The second is a little handy routine that sends control codes to the printer without changing the column count.

The third outputs a file to the previously saved stream. If you want to print blobs taken out of your DB, just locate your blob in a file, and then use the routine to print it.

Note that it is indeed possible (though dangerous) to call the above routines from within 4gl functions. This practice is useful for developing a common block of printer control actions that can be later used in each & every report, as demonstrated in the following sample code.

function do_some_report()
    define	hea, foo	text,
#  here I should have declared (and haven't for brevity's sake) a handful
#  of char variables containing printer control codes. Their use will be 
#  obvious from their names, and I assume that they have been fetched,
#  together with hea & foo, from some "printer" table 
    locate hea in "hea"			#Online only!
    locate foo in "foo"			#for SE use files!
#  fetch printer data & declare report cursor here
    start report sample to printer
    foreach whatever_curs into whatever_rec.*
	output to report sample(whatever_rec.*)
    end foreach
    finish report sample
    free hea
    free foo
end function
report sample(sample_rec)
    define sample_rec	record
#  I hadn't the faintiest before! Why should I know now?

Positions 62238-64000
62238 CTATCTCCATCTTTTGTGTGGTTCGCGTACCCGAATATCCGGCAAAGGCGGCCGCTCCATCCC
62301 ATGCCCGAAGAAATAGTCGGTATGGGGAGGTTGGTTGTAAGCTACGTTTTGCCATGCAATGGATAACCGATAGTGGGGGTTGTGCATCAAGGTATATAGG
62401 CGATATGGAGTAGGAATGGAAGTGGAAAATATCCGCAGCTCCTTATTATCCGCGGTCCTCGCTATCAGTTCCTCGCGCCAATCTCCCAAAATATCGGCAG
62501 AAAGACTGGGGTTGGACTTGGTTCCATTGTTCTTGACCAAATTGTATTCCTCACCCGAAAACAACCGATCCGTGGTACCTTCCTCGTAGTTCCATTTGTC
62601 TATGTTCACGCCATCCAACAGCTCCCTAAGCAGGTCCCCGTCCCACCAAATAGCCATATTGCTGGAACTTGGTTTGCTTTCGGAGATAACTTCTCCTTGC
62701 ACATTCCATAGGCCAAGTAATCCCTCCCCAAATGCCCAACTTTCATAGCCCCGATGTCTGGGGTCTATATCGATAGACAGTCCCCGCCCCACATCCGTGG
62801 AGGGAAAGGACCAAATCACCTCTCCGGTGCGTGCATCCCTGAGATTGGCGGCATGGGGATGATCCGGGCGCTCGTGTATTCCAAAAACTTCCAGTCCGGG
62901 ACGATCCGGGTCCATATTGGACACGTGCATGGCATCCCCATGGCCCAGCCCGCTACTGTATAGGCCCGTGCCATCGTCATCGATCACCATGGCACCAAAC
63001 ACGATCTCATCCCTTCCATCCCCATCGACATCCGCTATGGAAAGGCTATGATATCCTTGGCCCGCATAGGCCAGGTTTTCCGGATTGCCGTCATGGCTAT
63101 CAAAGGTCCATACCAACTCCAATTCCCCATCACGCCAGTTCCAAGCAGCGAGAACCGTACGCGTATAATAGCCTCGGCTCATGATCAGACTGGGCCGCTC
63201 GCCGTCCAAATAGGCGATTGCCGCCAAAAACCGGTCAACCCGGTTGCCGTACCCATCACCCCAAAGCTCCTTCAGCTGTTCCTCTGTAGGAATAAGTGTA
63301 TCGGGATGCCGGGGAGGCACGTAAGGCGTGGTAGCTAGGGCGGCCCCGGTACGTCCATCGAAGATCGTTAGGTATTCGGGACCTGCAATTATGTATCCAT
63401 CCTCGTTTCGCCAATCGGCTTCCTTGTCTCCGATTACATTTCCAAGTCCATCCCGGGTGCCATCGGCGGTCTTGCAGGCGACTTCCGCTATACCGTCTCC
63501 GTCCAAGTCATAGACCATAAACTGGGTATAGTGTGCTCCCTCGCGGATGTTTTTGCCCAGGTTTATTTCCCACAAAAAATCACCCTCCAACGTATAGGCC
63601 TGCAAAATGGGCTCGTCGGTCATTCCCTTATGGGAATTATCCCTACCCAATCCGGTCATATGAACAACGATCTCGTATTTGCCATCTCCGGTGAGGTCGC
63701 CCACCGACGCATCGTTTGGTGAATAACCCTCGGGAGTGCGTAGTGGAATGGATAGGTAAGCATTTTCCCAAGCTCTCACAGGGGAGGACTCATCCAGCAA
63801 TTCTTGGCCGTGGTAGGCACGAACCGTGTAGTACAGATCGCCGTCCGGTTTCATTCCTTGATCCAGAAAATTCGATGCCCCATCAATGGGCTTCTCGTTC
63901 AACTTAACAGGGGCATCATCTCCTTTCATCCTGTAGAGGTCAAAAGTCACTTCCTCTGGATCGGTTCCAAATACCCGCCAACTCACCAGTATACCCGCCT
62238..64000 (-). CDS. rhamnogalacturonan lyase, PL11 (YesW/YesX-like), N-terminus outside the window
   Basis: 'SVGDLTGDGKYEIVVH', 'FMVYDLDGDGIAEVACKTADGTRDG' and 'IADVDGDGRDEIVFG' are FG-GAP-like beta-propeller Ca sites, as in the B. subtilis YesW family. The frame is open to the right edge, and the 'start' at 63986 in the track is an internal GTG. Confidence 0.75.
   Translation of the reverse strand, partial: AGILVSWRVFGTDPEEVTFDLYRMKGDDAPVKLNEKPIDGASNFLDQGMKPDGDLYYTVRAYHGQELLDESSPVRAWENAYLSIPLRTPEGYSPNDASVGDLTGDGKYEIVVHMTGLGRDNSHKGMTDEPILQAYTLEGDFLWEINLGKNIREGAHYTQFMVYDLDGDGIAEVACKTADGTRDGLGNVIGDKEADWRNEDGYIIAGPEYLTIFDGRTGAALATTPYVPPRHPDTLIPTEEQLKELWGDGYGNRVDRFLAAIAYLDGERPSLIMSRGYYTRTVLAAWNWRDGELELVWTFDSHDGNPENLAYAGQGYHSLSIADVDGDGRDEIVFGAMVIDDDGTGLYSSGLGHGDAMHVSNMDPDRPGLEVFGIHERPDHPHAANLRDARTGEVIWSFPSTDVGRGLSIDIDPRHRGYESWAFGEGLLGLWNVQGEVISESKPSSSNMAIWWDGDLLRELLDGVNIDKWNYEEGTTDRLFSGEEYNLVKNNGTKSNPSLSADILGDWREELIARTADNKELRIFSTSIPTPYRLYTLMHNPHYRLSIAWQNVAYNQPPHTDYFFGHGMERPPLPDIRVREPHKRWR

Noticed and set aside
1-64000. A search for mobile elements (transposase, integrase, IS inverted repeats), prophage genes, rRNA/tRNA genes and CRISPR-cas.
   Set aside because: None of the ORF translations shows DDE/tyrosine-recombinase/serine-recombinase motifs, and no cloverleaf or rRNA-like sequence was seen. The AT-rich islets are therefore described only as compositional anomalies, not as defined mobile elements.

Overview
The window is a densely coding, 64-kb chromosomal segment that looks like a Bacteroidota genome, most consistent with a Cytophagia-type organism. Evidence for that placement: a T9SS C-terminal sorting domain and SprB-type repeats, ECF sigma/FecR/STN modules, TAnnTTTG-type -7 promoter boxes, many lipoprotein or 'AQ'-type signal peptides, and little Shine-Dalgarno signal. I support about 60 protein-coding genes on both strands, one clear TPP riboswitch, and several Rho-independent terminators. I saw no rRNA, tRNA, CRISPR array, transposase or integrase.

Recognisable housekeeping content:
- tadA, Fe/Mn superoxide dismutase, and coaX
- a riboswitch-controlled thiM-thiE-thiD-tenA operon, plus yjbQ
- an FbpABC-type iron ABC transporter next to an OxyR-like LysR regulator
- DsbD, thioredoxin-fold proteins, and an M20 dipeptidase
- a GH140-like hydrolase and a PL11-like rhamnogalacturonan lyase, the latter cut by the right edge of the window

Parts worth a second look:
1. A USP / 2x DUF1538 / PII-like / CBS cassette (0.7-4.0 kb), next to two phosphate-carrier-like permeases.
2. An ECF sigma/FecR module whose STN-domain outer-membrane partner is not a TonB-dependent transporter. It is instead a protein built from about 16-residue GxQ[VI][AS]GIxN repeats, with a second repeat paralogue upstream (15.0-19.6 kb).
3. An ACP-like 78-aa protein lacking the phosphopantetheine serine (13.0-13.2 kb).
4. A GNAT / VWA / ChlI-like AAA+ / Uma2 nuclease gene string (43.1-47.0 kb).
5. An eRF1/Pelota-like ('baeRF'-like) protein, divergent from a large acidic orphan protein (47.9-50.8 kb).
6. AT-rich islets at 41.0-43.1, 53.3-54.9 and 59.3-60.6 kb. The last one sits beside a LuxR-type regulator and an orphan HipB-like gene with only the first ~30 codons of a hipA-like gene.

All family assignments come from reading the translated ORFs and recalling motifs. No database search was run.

end record,
	   end_rep	integer
# Output section / order [external] by here
    page header
	call header_setup(pageno)
	let end_rep=false
#  print statements here
    on every row
#  more print statements
    on last row
	let end_rep=true
    page footer
#  yet more print statements
	call footer_setup(end_rep)
end report
function header_setup(p)
    define p	smallint
    if p=1
	call page_len(blob_corrected_report_length)
	call ptr_put(ptr_init)
	call ptr_put(ptr_select_number_of_copies)
    end if
    call ptr_put(ptr_move_to_header_blob_location)
    call file_put("hea")
    call ptr_put(ptr_move_to_page_start_location)
    call ptr_put(ptr_select_the_correct_font_since_the_header_printout_may_have_screwed_it_up)
    call ptr_put(ptr_select_char_pitch_and_height)
end function
function footer_setup(l)
    define l	integer
    call ptr_put(ptr_move_to_footer_blob_location)
    call file_put("foo")
    if l
	call ptr_put(ptr_reset)
	call ptr_put(ptr_skip_to_next_page)
    end if
end function

A few more comments before packing up:

a=`ls -o $1 | cut -c21-31`
a=`expr $a - $2 - $3`
dd if=$1 of=$1.o bs=1 skip=$2 count=$a 1>/dev/null 2>&1

with $1 filename, $2 leading chars to skip, $3 trailing chars to skip and $1.o output file

Ok class, all free. Thanks for the attention.



rem radioterapia, which I immeritately manage, seldom agrees with what I say

marco greco   (Catania, Italy)   Work:               rem radioterapia 39 95 447828 fax 446558
(was     Achea            39 95 503117